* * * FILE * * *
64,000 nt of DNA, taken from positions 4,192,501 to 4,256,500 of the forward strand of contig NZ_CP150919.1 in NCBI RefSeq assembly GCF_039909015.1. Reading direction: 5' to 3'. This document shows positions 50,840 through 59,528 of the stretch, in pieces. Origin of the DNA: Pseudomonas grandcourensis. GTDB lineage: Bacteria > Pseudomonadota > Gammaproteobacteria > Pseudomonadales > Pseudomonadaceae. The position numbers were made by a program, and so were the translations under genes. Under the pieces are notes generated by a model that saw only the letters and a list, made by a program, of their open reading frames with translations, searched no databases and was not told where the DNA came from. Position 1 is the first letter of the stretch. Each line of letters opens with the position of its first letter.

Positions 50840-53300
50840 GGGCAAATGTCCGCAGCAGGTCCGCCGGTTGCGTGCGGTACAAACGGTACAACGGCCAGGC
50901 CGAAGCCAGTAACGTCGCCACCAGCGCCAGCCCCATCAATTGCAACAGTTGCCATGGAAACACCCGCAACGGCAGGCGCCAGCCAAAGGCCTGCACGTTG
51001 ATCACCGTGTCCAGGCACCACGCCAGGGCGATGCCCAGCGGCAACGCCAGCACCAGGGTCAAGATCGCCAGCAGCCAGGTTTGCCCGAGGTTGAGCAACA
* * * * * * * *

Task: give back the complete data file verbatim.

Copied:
64,000 nt of DNA, taken from positions 4,192,501 to 4,256,500 of the forward strand of contig NZ_CP150919.1 in NCBI RefSeq assembly GCF_039909015.1. Reading direction: 5' to 3'. This document shows positions 50,840 through 59,528 of the stretch, in pieces. Origin of the DNA: Pseudomonas grandcourensis. GTDB lineage: Bacteria > Pseudomonadota > Gammaproteobacteria > Pseudomonadales > Pseudomonadaceae. The position numbers were made by a program, and so were the translations under genes. Under the pieces are notes generated by a model that saw only the letters and a list, made by a program, of their open reading frames with translations, searched no databases and was not told where the DNA came from. Position 1 is the first letter of the stretch. Each line of letters opens with the position of its first letter.

Positions 50840-53300
50840 GGGCAAATGTCCGCAGCAGGTCCGCCGGTTGCGTGCGGTACAAACGGTACAACGGCCAGGC
50901 CGAAGCCAGTAACGTCGCCACCAGCGCCAGCCCCATCAATTGCAACAGTTGCCATGGAAACACCCGCAACGGCAGGCGCCAGCCAAAGGCCTGCACGTTG
51001 ATCACCGTGTCCAGGCACCACGCCAGGGCGATGCCCAGCGGCAACGCCAGCACCAGGGTCAAGATCGCCAGCAGCCAGGTTTGCCCGAGGTTGAGCAACA